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Performance Management Guide

Changing File System Attributes that Affect Performance

The longer a file system is used, the more fragmented it becomes. With the dynamic allocation of resources, file blocks become more and more scattered, logically contiguous files become fragmented, and logically contiguous logical volumes (LV) become fragmented.

When files are accessed from disk, the following take effect:

However, once the file is in memory, these effects diminish. File system performance is also affected by physical considerations, such as:

AIX Version 4 enables the ability to have file systems larger than 2 GB in size. In addition file system fragmentation allows for better space utilization by subdividing 4 K blocks. The number of bytes per i-node (NBPI) is used to control how many i-nodes are created for a file system. Compression can be used for file systems with a fragment size less than 4 KB. Fragment size and compression affect performance and are discussed in the following.

File-System Fragment Size

The fragments feature in AIX Version 4 allows the space in a file system to be allocated in less than 4 KB chunks. When a file system is created, the system administrator can specify the size of the fragments in the file system. The allowable sizes are 512, 1024, 2048, and 4096 bytes (the default). Files smaller than a fragment are stored in a single fragment, conserving disk space, which is the primary objective.

Files smaller than 4096 bytes are stored in the minimum necessary number of contiguous fragments. Files whose size is between 4096 bytes and 32 KB (inclusive) are stored in one or more (4 KB) full blocks and in as many fragments as are required to hold the remainder. For example, a 5632-byte file would be allocated one 4 KB block, pointed to by the first pointer in the i-node. If the fragment size is 512, then eight fragments would be used for the first 4 KB block. The last 1.5 KB would use three fragments, pointed to by the second pointer in the i-node. For files greater than 32 KB, allocation is done in 4 KB blocks, and the i-node pointers point to these 4 KB blocks.

Whatever the fragment size, a full block is considered to be 4096 bytes. In a file system with a fragment size less than 4096 bytes, however, a need for a full block can be satisfied by any contiguous sequence of fragments totalling 4096 bytes. It need not begin on a multiple-of-4096-byte boundary.

The file system tries to allocate space for files in contiguous fragments by spreading the files themselves across the logical volume to minimize interfile allocation interference and fragmentation.

The primary performance hazard for file systems with small fragment sizes is space fragmentation. The existence of small files scattered across the logical volume can make it impossible to allocate contiguous or closely spaced blocks for a large file. Performance can suffer when accessing large files. Carried to an extreme, space fragmentation can make it impossible to allocate space for a file, even though there are many individual free fragments.

Another adverse effect on disk I/O activity is the number of I/O operations. For a file with a size of 4 KB stored in a single fragment of 4 KB, only one disk I/O operation would be required to either read or write the file. If the choice of the fragment size was 512 bytes, eight fragments would be allocated to this file, and for a read or write to complete, several additional disk I/O operations (disk seeks, data transfers, and allocation activity) would be required. Therefore, for file systems which use a fragment size of 4 KB, the number of disk I/O operations might be far less than for file systems which employ a smaller fragment size.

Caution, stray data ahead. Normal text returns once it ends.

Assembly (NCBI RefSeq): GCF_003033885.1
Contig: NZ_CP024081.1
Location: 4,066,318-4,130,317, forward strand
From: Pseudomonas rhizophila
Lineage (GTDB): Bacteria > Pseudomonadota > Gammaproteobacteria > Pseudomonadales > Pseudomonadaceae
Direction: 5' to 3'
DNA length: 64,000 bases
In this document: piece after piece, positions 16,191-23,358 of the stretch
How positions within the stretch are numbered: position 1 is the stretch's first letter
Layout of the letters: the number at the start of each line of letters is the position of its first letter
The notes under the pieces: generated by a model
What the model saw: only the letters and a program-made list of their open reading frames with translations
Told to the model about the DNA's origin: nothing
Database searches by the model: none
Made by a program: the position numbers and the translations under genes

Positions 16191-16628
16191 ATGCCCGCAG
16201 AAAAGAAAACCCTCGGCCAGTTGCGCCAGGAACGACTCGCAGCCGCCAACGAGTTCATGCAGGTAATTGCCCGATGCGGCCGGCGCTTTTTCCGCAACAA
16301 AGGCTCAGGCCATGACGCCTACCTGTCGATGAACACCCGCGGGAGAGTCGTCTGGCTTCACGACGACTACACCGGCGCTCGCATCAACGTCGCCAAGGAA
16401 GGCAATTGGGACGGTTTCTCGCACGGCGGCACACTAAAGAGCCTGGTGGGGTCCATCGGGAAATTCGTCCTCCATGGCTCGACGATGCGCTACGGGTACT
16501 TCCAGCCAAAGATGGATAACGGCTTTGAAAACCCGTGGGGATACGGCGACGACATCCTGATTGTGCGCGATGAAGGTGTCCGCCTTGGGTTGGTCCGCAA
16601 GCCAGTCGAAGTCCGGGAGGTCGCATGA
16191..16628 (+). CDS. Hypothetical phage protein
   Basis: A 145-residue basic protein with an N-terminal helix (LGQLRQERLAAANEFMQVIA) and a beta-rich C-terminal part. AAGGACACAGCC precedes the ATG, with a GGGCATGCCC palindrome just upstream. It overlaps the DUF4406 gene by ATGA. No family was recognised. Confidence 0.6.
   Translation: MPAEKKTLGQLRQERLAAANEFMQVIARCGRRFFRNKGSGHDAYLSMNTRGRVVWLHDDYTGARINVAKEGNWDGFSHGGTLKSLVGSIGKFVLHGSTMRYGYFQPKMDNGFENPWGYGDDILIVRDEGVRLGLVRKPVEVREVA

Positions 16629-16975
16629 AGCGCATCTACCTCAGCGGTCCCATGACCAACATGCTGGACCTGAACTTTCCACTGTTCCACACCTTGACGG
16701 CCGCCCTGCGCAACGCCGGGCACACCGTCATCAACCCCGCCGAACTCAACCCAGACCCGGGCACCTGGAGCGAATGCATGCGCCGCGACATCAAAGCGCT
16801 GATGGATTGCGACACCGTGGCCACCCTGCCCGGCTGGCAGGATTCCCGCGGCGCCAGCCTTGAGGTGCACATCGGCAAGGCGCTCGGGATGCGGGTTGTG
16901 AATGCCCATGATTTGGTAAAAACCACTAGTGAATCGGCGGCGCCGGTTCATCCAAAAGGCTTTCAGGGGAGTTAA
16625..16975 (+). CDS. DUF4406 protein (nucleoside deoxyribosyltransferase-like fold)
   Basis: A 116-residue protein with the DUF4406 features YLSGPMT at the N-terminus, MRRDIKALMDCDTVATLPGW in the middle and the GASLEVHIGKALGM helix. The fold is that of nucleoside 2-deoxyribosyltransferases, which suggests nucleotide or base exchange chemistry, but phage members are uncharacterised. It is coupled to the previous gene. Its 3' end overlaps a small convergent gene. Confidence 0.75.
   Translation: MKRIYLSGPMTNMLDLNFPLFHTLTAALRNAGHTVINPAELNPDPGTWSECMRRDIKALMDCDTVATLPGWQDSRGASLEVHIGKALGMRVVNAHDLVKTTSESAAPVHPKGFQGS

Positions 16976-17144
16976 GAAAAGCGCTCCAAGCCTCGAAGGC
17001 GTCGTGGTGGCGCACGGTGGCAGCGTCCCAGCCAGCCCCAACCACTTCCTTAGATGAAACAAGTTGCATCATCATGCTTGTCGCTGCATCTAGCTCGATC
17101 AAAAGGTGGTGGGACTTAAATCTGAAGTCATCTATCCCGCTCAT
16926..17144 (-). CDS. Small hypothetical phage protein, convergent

Part of a decision to create a small-fragment file system should be a policy for defragmenting the space in that file system with the defragfs command. This policy must also take into account the performance cost of running the defragfs command (see Defragmenting a File System).


If a file system is compressed, all data is compressed automatically using Lempel-Zev (LZ) compression before being written to disk, and all data is uncompressed automatically when read from disk. The LZ algorithm replaces subsequent occurrences of a given string with a pointer to the first occurrence. On an average, a 50 percent savings in disk space is realized.

In AIX Version 4, file system data is compressed at the level of an individual logical blocks. To compress data in large units (all the logical blocks of a file together, for example) would result in the loss of more available disk space. By individually compressing a file's logical blocks, random seeks and updates are carried out much more rapidly.

When a file is written into a file system for which compression is specified, the compression algorithm compresses the data 4096 bytes (a page) at a time, and the compressed data is then written in the minimum necessary number of contiguous fragments. Obviously, if the fragment size of the file system is 4 KB, there is no disk-space payback for the effort of compressing the data. Therefore, compression requires fragmentation to be used, with a fragment size smaller than 4096.

Although compression should result in conserving space overall, there are valid reasons for leaving some unused space in the file system:

In addition to increased disk I/O activity and free-space fragmentation problems, file systems using data compression have the following performance considerations:

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